Client Side Vulnerabilities / Cross-Origin Resource Sharing
Cross-origin resource sharing (CORS) is a vulnerability that occurs when a malicious website is allowed to access resources in a different domain. It is classified as a client-side vulnerability because it is the client's browser that is responsible for controlling access to resources. CORS is classified as CWE-918 in the CWE directory. According to the OWASP Testing Guide, CORS is a security risk because it can allow attackers to access sensitive APIs, such as those that contain user credentials or other sensitive information.
The risk associated with CORS is that it allows attackers to access sensitive APIs that would otherwise be inaccessible. An attacker can use CORS to gain access to a user's credentials, which can then be used to gain access to accounts or perform malicious activities. Additionally, CORS can be used to bypass the same-origin policy, which is a security measure that limits the ability of a website to access resources in different domains.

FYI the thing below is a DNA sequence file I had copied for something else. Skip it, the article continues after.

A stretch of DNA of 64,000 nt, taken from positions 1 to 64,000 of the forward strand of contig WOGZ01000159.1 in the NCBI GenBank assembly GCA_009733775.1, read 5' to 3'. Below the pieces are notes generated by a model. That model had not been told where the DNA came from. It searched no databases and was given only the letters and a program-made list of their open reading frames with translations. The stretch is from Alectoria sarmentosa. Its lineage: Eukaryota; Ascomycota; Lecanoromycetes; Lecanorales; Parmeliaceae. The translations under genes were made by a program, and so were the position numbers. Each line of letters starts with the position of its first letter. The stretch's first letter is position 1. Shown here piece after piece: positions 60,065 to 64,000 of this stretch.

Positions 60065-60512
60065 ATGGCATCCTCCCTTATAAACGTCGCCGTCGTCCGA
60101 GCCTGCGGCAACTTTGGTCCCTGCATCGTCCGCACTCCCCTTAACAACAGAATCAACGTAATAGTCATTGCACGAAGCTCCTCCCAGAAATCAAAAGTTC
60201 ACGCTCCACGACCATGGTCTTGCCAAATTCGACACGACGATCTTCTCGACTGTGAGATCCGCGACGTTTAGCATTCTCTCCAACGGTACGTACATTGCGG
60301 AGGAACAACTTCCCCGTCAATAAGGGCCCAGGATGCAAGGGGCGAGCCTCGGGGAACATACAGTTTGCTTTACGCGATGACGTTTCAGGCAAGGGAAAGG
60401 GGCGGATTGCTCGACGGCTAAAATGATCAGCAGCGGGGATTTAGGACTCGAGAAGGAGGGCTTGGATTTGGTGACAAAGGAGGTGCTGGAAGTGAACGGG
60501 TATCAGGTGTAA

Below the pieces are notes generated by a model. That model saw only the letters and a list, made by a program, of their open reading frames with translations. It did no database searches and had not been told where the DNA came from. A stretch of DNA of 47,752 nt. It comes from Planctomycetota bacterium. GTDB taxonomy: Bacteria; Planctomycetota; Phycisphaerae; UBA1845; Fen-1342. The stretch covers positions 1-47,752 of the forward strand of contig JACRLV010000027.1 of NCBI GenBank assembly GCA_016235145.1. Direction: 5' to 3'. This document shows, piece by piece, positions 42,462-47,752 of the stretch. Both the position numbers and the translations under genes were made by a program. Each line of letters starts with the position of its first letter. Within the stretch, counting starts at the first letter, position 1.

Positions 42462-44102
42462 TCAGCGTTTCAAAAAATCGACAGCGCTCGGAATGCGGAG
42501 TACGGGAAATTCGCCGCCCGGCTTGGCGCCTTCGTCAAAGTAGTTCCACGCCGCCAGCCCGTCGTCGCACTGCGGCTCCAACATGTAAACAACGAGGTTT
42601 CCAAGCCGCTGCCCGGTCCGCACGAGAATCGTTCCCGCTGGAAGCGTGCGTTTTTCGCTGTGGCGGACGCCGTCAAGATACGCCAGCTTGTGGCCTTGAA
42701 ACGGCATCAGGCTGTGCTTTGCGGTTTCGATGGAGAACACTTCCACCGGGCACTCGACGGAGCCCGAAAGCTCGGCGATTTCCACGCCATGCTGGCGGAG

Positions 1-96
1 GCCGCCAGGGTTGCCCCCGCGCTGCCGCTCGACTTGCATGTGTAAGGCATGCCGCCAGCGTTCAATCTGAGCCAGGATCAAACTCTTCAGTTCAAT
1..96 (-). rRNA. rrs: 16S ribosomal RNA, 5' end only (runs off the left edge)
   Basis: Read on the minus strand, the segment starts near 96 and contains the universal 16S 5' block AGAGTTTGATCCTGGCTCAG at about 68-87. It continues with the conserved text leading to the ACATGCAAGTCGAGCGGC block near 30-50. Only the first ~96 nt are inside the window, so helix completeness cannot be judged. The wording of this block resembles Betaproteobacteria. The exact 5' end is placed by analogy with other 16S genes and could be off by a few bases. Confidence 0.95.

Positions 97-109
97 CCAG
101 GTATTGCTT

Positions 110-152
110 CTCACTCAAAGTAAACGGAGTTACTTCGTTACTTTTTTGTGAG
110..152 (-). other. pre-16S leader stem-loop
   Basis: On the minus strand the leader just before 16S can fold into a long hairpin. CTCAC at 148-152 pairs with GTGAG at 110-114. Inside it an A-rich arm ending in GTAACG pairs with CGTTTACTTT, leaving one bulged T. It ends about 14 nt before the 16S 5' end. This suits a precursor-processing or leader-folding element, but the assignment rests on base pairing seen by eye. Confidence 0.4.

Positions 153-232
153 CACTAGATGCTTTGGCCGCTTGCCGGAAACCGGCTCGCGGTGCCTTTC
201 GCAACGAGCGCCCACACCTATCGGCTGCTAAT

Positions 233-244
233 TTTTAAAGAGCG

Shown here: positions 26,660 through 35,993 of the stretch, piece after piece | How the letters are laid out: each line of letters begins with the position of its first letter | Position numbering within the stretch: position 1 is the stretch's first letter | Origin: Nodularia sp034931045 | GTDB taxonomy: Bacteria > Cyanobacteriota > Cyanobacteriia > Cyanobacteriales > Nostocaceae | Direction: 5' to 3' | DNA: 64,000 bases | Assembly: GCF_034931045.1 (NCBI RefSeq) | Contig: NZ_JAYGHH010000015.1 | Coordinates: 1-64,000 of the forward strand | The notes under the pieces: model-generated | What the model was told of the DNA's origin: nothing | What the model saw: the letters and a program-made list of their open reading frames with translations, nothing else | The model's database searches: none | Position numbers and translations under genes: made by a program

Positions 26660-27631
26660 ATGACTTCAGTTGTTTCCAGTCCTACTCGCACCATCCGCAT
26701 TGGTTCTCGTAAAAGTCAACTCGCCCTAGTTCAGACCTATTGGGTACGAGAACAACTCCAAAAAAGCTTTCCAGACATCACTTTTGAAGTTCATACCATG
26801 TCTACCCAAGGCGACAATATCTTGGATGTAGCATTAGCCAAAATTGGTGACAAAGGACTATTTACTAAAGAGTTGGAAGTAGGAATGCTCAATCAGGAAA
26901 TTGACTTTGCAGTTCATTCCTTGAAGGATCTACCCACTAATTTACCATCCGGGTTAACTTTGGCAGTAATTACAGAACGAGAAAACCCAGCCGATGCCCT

To mitigate the risk associated with CORS, web developers should configure their applications to only allow requests from trusted domains. This can be done by enabling the Access-Control-Allow-Origin header, which instructs the browser to only allow requests from specified domains. Additionally, developers should use HTTPS when sending requests, as this will ensure that requests cannot be intercepted or modified.
This code snippet enables the Access-Control-Allow-Origin header, which instructs the browser to only allow requests from the domain https://example.com. This limits the access of malicious websites to resources in this domain, thus reducing the risk of CORS attacks.